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Tradewinds Credit Union of Comstock Park, MI Signs Agreement with Money Concepts Capital Corp. to offer Financial Planning Services

 

Tradewinds Credit Union of Comstock Park, MI Signs Agreement with Money Concepts Capital Corp. to offer Financial Planning ServicesIndependent broker-dealer Money Concepts is pleased to announce a new strategic relationship with Tradewinds Credit Union.

 

(PRWEB) January 29, 2015

 
Wealth Management and Financial Planning firm Money Concepts signed a new agreement with Tradewinds Credit Union a $17.5 million asset credit union based in Comstock Park, MI.

 
Mary Sullivan, President & CEO of Tradewinds Credit Union has been serving the West Michigan building trades and community since 1956. “I am excited about our partnership with Money Concepts International Inc. and the financial planning service it will provide for our members. Money Concepts like Tradewinds Credit Union will offer the unique combination of friendly and professional service and attention to our member’s individual financial needs.”

 
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10 Financial Terms Everyone Should Know

10 Financial Terms Everyone Should Know

 
Understanding financial matters can be difficult if you don’t understand the jargon. Becoming familiar with these 10 financial terms may help make things clearer.

 

 1. Time value of money

The time value of money is the concept that money on hand today is worth more than the same amount of money in the future, because the money you have today could be invested to earn interest and increase in value.

 

Why is it important? Understanding that money today is worth more than the same amount in the future can help you evaluate investments that offer different potential rates of return.

 

2. Inflation

Inflation reflects any overall upward movement in the price of consumer goods and services and is usually associated with the loss of purchasing power over time.

 

Why is it important? Because inflation generally pushes the cost of goods and services higher, any estimate of how much you’ll need in the future–for example, how much you’ll need to save for retirement–should take into account the potential impact of inflation.

 
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Key Numbers for 2015

Key Numbers for 2015Every year, the Internal Revenue Service (IRS) announces cost-of-living adjustments that affect contribution limits for retirement plans, thresholds for deductions and credits, and standard deduction and personal exemption amounts. Here are a few of the key adjustments for 2015.

 

Retirement plans

  • Employees who participate in 401(k), 403(b), and most 457 plans can defer up to $18,000 in compensation in 2015 (up from $17,500 in 2014); employees age 50 and older can defer up to an additional $6,000 in 2015 (up from $5,500 in 2014)
  • Employees participating in a SIMPLE retirement plan can defer up to $12,500 in 2015 (up from $12,000 in 2014), and employees age 50 and older will be able to defer up to an additional $3,000 in 2015 (up from $2,500 in 2014)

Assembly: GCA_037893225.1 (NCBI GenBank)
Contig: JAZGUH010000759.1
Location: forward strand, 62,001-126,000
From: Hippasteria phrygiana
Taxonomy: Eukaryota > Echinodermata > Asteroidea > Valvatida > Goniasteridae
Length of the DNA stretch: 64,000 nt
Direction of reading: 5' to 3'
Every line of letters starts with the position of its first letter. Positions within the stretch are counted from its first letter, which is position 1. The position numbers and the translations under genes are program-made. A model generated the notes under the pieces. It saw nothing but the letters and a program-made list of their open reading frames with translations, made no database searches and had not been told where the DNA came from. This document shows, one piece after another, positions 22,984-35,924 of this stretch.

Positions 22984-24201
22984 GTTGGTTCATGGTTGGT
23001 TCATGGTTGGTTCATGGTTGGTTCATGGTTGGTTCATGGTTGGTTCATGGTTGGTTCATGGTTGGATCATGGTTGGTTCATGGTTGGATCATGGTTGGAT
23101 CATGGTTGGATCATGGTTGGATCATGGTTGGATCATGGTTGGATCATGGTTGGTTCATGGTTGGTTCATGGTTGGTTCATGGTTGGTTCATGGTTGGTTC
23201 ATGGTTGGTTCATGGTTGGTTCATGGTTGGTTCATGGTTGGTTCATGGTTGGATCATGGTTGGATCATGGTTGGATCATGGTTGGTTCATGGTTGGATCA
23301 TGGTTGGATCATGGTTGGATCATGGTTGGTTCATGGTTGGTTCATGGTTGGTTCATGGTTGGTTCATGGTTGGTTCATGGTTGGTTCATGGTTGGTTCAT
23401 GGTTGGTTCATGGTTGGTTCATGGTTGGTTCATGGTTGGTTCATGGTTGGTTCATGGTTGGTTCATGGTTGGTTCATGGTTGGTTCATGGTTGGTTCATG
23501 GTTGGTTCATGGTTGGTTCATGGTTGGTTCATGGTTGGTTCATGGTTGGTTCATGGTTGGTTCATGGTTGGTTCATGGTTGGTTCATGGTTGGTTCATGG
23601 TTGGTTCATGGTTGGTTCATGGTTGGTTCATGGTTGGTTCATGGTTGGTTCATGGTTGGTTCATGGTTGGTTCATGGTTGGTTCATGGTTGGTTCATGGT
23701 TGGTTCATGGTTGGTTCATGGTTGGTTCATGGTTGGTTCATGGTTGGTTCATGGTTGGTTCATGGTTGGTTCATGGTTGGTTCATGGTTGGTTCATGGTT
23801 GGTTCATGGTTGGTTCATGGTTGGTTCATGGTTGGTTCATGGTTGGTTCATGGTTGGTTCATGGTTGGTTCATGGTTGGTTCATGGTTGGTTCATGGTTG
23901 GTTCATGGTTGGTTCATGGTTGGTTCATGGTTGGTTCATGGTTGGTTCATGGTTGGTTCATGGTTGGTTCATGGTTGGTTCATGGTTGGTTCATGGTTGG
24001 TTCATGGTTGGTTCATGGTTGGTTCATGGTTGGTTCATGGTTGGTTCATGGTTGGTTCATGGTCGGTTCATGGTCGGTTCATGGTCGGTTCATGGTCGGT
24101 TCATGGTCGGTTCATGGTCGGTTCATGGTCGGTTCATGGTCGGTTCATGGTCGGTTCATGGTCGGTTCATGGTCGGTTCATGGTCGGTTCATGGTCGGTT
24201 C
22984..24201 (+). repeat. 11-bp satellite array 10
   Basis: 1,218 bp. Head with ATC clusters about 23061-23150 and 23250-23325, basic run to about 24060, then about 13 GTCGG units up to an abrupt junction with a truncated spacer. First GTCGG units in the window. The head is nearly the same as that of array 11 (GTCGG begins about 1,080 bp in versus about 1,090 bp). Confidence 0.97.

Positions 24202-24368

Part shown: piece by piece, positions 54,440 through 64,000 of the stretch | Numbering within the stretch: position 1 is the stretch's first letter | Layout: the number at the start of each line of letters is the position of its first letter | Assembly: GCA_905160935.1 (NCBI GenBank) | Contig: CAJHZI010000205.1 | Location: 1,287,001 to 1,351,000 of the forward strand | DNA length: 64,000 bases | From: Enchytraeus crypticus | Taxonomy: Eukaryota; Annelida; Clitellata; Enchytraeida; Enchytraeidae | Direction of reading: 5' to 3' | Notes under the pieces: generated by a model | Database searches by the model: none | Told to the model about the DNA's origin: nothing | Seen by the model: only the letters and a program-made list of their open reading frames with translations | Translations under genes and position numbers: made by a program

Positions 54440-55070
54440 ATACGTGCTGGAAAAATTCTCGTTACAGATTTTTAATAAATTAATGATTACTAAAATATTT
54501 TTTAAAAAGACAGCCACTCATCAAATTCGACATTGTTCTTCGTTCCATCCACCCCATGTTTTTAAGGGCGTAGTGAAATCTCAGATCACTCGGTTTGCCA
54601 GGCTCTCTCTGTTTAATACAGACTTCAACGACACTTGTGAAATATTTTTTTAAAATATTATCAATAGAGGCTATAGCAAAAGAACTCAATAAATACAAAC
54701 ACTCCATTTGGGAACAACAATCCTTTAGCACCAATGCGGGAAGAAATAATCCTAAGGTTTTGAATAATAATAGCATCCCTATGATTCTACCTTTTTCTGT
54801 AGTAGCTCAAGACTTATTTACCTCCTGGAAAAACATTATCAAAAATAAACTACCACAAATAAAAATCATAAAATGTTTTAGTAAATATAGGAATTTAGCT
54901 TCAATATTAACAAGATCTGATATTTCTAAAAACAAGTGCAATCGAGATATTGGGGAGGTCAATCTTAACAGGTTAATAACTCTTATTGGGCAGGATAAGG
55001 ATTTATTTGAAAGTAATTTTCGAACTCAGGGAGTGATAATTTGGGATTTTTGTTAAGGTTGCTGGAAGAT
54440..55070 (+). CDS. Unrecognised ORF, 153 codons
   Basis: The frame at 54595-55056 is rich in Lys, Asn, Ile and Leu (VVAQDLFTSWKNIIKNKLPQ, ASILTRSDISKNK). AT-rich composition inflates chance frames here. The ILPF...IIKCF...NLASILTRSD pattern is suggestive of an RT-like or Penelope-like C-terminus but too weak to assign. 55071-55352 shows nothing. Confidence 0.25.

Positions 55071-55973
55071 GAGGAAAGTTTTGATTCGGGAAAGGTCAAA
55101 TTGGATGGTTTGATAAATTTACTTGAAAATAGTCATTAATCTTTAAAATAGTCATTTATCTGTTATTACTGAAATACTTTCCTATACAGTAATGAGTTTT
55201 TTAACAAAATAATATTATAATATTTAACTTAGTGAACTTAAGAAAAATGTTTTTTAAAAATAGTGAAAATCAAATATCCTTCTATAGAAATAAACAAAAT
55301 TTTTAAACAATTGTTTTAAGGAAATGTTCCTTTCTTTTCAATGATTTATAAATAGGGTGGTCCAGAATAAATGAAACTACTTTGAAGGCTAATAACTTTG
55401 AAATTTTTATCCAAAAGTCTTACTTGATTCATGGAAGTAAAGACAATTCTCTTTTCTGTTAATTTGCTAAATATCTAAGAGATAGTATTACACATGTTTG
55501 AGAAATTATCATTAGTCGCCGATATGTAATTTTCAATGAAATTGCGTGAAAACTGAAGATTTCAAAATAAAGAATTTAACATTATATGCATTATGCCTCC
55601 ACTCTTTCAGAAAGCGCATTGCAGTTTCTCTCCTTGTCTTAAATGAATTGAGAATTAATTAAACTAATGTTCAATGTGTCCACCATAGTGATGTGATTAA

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Do you understand the definition of financial aid?

 
Do you understand the definition of financial aid?The term “financial aid” goes hand in hand with paying for college. But it can mean different things to different people, and often the term is used in various ways, even by colleges.

 
“Financial aid” is money that can help students pay for college. Many people think of student loans when they hear the term financial aid, but loans are just one part. In addition to loans, financial aid includes scholarships, grants, and work-study jobs. Scholarships and grants are gifts; they do not need to be repaid. Loans, on the other hand, have to be repaid with interest, while work-study jobs are a work obligation for the student. Aid can be need-based or non-need-based, though most people think of financial aid as being strictly need-based.

 
Loans. The main sources of loans are the federal government and private lenders. Students with the greatest financial need are eligible for the government’s subsidized Stafford Loan and Perkins Loan (“subsidized” means Uncle Sam pays the interest while the student is in school and during certain other periods); all students are eligible for the government’s unsubsidized Stafford Loan. The loan amounts are capped each year.

 
For parents, the government offers PLUS Loans, which let parents borrow up to the full cost of their child’s education. Private lenders also offer student loans and parent loans. Generally, the government offers more favorable loan repayment options than private lenders, most notably several income-sensitive repayment options.

 
Grants & scholarships. Though students with the greatest financial need typically qualify for a federal Pell Grant, the main source of grants and scholarships for the majority of students is colleges. College grants and scholarships can be based on financial need (as determined by the college’s own aid form) or on merit, whether academic, athletic, or some other talent. Colleges vary widely in the type (need-based or merit-based) and amount of grants and scholarships they offer. As your family researches college options, exploring these differences is probably the single biggest thing you can do to optimize your bottom line.

 
Work-study jobs. The government underwrites work-study jobs for the neediest students, but colleges may also offer campus jobs that are not necessarily based on need.

 

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